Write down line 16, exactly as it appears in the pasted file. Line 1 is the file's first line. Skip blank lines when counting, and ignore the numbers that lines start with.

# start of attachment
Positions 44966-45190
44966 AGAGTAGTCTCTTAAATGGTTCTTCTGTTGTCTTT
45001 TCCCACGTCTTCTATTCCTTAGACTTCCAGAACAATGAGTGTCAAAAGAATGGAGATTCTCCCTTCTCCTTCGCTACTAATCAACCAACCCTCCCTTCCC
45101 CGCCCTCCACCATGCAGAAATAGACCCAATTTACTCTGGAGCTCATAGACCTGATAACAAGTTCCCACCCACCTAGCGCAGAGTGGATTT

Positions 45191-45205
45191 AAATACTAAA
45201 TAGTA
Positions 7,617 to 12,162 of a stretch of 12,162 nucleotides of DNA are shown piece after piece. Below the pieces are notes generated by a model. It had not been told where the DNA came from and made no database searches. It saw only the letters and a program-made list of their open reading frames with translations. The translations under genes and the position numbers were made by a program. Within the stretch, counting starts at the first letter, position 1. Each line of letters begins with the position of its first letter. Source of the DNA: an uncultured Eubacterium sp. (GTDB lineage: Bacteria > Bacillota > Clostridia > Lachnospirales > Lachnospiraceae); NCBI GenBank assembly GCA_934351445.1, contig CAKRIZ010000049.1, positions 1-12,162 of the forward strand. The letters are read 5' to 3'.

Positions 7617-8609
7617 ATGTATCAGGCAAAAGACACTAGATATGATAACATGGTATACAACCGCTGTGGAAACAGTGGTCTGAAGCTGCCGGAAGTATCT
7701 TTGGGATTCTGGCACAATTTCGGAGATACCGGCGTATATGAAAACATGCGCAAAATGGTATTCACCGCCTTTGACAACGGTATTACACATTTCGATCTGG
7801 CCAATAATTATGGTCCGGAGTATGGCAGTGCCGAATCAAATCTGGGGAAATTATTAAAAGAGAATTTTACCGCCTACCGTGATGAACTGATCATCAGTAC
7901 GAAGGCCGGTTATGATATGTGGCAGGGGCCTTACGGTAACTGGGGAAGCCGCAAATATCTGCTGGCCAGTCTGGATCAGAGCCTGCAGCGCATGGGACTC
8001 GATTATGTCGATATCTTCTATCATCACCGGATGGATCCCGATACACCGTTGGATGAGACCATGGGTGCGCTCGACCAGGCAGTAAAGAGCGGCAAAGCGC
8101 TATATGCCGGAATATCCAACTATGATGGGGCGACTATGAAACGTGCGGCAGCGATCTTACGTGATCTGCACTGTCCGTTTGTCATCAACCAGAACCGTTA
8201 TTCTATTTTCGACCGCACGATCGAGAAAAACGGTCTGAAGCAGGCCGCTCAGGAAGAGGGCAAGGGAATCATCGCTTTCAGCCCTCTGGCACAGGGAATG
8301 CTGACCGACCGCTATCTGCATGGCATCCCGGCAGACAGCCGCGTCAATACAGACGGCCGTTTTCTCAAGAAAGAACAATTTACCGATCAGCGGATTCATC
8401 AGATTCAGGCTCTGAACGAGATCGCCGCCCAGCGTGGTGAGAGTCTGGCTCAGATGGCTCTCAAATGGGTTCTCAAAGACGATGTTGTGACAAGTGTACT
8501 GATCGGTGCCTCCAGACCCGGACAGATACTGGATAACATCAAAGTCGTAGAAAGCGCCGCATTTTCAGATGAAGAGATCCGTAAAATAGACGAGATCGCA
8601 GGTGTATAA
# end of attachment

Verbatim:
8201 TTCTATTTTCGACCGCACGATCGAGAAAAACGGTCTGAAGCAGGCCGCTCAGGAAGAGGGCAAGGGAATCATCGCTTTCAGCCCTCTGGCACAGGGAATG